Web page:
Recent major price declines, with US stocks entering a bear market and extreme falls on the more speculative side which includes cryptocurrencies, are a salutary lesson and a reminder that ultimately it is up to the investor individual to build a “safety net” for their portfolios and not the central banks. Indeed, soaring inflation is also pushing policymakers to raise interest rates at a faster pace than expected.
In general, we are now in reverse and those who listen to the noises of the markets will hear the “sucking noise” when liquidity is withdrawn. Unlike before, where bad news was seen as good news because it triggered more quantitative easing or rate cuts – now bad news is just that, bad news. We are in difficult markets with a very accommodative monetary policy and low interest rates now largely behind us. Intervention remains a factor in emergencies, as we have seen with the Bank of England and the £65billion bond purchase program to stabilize what was effectively a bond market of state broken and the pound in free fall. This leads me nicely to the subject of policy failure and inflation.
Managing and controlling inflation are central concerns for central banks. This is difficult and sets the stage for one of my main concerns – policy failure, including mishandling the interest rate/inflation conundrum and damaging economies, consumers and financial markets. Take the UK – the last time we saw this kind of inflation was in the 1970s, which means today’s policymakers are in new ground and struggling to navigate the situation. The actions of policymakers in this environment are of the utmost importance, as is the confidence of markets in them. Both of these areas are currently under scrutiny.
In reviewing the past two years, I have found that the topic of moral hazard, basis risk management, downside protection, or profitability when markets fall has been largely ignored. These are considered esoteric topics for hedge funds and some institutional investors or just don’t think about at all, and the underlying strategy is to buy the dip.
To add to this, wealth managers in general have not sufficiently prepared their retail clients for these very difficult markets. This is a missed and increasingly costly opportunity as retail investors scrutinize the performance of their portfolios. Perhaps the market shocks we are seeing now will encourage retail investors to explore this more deeply with a focus on diversification, active risk management, low leverage and a better understanding of all the inner workings of an investment portfolio.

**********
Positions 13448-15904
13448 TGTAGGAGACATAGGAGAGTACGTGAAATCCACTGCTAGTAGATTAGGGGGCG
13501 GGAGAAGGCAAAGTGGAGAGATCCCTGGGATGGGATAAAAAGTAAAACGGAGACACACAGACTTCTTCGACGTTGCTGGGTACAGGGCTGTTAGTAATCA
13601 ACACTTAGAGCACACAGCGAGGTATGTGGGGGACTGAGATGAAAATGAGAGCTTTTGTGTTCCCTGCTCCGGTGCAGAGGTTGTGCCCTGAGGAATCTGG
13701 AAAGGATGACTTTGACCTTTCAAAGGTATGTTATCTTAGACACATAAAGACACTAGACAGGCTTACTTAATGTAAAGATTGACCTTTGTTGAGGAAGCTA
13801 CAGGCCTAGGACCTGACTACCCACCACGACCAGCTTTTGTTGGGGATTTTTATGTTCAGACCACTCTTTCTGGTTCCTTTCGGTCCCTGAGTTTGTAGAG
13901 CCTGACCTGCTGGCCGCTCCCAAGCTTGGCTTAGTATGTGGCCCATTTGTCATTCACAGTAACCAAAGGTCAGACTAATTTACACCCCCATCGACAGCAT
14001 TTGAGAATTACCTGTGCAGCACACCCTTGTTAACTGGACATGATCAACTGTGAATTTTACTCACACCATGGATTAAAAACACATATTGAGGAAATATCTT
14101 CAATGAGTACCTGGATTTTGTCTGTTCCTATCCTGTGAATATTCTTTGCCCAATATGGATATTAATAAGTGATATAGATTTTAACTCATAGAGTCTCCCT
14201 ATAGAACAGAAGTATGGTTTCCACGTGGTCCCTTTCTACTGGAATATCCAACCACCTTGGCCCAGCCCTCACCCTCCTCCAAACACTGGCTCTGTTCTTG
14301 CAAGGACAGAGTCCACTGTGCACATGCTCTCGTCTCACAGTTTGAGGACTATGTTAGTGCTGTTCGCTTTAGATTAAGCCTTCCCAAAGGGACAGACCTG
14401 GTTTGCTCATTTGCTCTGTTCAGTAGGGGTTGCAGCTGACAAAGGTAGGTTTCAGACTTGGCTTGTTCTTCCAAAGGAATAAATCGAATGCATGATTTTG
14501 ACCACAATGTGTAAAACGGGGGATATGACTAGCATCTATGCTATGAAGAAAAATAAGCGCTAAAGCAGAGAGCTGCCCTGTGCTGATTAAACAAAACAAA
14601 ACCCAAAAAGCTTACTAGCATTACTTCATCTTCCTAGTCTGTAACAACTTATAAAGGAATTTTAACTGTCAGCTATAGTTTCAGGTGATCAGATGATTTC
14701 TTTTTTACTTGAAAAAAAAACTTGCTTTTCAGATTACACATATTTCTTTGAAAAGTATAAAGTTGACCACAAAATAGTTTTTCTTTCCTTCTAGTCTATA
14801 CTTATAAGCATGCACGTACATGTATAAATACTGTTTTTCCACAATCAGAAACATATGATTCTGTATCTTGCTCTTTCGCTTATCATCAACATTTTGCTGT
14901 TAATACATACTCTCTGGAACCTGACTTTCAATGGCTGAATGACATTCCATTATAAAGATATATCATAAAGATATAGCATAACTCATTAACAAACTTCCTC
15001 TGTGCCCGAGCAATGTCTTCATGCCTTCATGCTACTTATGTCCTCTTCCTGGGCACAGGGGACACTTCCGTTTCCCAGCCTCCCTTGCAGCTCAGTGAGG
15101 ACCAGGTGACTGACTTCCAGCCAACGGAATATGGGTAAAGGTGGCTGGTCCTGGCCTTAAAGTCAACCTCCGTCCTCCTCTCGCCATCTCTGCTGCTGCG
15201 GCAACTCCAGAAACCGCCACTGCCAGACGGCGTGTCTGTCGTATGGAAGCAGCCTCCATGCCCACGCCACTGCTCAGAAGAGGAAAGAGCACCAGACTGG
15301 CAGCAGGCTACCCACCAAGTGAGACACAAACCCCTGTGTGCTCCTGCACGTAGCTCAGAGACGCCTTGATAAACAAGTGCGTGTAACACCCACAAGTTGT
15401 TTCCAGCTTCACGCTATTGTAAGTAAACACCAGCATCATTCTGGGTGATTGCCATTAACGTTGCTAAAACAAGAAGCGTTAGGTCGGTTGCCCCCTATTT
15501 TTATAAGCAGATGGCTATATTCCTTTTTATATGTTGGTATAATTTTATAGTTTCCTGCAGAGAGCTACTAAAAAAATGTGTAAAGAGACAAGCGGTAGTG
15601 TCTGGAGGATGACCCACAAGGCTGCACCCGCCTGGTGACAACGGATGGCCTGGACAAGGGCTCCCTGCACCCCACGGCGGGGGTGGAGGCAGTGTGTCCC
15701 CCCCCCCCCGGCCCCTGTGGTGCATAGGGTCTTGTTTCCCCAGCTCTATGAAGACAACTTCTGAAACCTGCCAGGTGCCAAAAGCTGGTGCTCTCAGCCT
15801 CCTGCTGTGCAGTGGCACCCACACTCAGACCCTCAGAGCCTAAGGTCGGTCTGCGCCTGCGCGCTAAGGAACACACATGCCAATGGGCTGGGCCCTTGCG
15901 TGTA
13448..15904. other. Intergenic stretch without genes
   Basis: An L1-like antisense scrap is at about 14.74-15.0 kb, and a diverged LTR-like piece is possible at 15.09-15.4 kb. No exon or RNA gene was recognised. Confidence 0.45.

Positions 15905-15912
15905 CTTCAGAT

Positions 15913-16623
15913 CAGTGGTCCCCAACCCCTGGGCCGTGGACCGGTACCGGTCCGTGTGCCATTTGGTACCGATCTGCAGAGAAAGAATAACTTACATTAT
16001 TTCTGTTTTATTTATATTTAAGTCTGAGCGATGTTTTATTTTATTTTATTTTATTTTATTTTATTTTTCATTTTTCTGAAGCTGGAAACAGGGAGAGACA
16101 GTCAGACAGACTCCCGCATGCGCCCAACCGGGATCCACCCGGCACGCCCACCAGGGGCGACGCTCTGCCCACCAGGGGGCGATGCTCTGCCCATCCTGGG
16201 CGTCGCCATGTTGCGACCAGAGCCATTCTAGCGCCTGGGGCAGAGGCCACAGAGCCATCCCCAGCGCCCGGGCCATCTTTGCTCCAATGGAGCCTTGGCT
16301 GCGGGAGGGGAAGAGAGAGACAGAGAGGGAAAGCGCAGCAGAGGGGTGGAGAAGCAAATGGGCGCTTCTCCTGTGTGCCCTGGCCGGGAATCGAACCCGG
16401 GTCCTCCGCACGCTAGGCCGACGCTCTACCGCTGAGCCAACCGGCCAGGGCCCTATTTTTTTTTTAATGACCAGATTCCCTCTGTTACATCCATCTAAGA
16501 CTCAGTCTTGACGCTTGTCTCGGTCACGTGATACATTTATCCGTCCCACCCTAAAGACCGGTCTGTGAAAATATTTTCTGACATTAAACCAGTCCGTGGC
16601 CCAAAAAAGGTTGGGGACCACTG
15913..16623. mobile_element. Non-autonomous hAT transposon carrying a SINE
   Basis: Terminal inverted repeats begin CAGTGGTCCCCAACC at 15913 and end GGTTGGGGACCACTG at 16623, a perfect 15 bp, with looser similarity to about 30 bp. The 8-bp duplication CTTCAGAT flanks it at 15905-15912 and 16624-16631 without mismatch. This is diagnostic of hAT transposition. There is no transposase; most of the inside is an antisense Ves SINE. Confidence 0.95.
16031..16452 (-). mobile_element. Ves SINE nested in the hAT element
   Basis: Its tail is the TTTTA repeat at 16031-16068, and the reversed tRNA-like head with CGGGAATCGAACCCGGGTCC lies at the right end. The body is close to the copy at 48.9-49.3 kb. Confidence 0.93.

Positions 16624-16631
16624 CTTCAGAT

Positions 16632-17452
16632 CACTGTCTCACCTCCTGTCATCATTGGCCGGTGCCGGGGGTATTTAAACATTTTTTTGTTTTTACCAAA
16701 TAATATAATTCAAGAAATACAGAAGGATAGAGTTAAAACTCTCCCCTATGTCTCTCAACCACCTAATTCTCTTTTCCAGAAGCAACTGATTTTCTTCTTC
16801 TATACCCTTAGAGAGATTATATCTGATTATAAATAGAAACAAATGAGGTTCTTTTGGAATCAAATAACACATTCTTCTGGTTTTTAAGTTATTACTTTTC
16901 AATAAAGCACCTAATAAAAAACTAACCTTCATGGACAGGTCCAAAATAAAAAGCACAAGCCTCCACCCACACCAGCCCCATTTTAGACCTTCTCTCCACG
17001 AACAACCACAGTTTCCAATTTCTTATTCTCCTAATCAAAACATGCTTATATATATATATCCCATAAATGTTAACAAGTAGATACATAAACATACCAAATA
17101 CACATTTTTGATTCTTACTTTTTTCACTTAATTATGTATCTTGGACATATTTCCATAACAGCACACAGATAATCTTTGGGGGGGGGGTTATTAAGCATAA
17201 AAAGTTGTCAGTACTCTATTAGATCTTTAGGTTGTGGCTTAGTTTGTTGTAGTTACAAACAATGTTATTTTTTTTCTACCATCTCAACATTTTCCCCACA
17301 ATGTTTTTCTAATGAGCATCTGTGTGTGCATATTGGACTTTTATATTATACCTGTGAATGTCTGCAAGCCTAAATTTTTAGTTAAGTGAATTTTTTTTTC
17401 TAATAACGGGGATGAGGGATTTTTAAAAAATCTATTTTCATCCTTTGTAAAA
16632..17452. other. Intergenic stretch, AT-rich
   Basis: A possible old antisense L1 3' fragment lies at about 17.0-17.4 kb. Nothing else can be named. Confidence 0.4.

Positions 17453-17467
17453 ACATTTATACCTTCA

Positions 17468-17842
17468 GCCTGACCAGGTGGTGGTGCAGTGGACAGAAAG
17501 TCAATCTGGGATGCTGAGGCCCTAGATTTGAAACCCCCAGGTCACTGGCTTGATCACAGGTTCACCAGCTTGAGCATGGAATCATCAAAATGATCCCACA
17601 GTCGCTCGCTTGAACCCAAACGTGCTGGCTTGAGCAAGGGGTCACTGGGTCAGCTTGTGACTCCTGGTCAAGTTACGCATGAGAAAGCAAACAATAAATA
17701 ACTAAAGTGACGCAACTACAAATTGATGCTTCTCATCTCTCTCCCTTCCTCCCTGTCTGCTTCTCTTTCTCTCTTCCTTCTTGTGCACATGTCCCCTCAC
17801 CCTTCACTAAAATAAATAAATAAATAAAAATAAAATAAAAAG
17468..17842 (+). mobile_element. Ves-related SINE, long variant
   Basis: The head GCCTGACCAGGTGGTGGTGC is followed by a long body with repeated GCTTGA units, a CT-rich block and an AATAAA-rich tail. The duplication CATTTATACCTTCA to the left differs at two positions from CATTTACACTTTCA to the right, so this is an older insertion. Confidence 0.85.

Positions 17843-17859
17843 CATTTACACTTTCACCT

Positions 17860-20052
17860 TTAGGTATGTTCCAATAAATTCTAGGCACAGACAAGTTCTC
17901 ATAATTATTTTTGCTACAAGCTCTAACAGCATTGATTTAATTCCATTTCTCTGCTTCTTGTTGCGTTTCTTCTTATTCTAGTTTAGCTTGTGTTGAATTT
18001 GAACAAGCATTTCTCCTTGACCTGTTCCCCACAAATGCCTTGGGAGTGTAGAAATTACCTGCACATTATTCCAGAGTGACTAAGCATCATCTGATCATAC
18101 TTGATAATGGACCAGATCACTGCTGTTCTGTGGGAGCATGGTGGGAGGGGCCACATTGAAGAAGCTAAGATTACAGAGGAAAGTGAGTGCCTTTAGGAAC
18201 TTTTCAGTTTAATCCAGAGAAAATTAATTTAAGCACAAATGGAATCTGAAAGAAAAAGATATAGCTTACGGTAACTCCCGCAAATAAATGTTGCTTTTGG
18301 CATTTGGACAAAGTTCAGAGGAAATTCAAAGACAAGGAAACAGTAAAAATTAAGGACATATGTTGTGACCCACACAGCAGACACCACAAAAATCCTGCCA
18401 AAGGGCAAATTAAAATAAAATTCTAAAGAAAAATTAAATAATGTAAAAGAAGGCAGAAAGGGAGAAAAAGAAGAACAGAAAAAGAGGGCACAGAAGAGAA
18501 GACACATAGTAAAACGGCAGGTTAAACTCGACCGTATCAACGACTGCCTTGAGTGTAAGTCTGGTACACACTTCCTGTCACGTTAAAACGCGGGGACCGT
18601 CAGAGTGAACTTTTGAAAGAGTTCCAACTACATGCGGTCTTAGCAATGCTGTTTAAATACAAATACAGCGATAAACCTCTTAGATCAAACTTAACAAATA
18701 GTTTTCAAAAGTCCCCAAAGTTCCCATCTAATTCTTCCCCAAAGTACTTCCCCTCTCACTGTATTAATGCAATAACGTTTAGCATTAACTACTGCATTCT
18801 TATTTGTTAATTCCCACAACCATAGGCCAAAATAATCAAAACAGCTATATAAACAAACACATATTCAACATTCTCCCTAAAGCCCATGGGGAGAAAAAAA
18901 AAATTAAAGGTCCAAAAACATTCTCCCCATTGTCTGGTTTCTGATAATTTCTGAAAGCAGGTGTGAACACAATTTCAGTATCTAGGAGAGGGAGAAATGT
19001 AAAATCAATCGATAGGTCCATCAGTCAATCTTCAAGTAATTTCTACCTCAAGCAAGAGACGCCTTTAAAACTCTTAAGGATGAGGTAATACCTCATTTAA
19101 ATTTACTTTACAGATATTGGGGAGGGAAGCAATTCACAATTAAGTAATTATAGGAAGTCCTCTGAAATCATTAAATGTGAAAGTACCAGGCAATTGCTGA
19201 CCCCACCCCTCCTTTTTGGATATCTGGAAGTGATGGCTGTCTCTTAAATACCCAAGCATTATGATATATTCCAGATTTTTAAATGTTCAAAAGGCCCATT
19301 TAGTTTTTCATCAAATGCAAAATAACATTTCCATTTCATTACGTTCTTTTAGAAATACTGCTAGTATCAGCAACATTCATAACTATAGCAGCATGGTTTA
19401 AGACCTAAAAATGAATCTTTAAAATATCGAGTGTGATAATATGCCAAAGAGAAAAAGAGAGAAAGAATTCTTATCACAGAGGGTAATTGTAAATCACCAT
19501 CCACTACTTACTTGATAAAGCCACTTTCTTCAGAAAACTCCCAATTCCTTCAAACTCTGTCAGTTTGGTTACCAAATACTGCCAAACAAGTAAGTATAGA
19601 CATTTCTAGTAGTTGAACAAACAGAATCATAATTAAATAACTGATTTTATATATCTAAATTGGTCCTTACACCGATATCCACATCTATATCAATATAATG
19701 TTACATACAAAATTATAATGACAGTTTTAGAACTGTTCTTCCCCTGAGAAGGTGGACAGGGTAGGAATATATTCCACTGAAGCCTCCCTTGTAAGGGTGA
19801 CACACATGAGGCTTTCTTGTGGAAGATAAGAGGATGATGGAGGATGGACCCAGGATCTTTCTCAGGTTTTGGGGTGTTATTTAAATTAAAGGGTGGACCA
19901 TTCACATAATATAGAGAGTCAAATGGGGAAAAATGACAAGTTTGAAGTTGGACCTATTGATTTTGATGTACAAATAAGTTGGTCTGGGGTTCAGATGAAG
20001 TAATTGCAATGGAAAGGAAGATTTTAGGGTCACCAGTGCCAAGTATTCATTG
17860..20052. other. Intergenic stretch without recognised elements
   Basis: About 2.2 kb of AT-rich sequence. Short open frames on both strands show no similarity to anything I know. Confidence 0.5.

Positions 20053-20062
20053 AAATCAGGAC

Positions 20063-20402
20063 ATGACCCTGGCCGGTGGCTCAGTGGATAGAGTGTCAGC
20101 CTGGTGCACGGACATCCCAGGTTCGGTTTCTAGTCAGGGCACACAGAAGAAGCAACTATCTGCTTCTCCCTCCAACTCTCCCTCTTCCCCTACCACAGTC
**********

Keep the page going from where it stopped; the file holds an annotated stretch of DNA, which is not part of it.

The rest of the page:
I would encourage retail investors to be demanding of their wealth manager and to ensure that they have access to the “different cogs” of a portfolio at a fair price. Ignore the rhetoric that the risk management process is too complex – it isn’t, especially if it’s well executed and presented.
This message also applies to overweight investors in the UK. As we have seen, it is not difficult to paint a difficult picture for the UK – policy failure, high inflation, cost of living crisis, tight consumption, including mortgage debt in the face of rises interest rates, a heavily indebted government, the interest rate/inflation conundrum and the high volatility of financial instruments.
Therefore, the lesson should be not to rely on central banks to bail out the markets. We are going through a period of sustained market volatility and how investors manage this “risk” will be key to the performance of their portfolios.
Charles White Thomson, CEO of Saxo Markets UK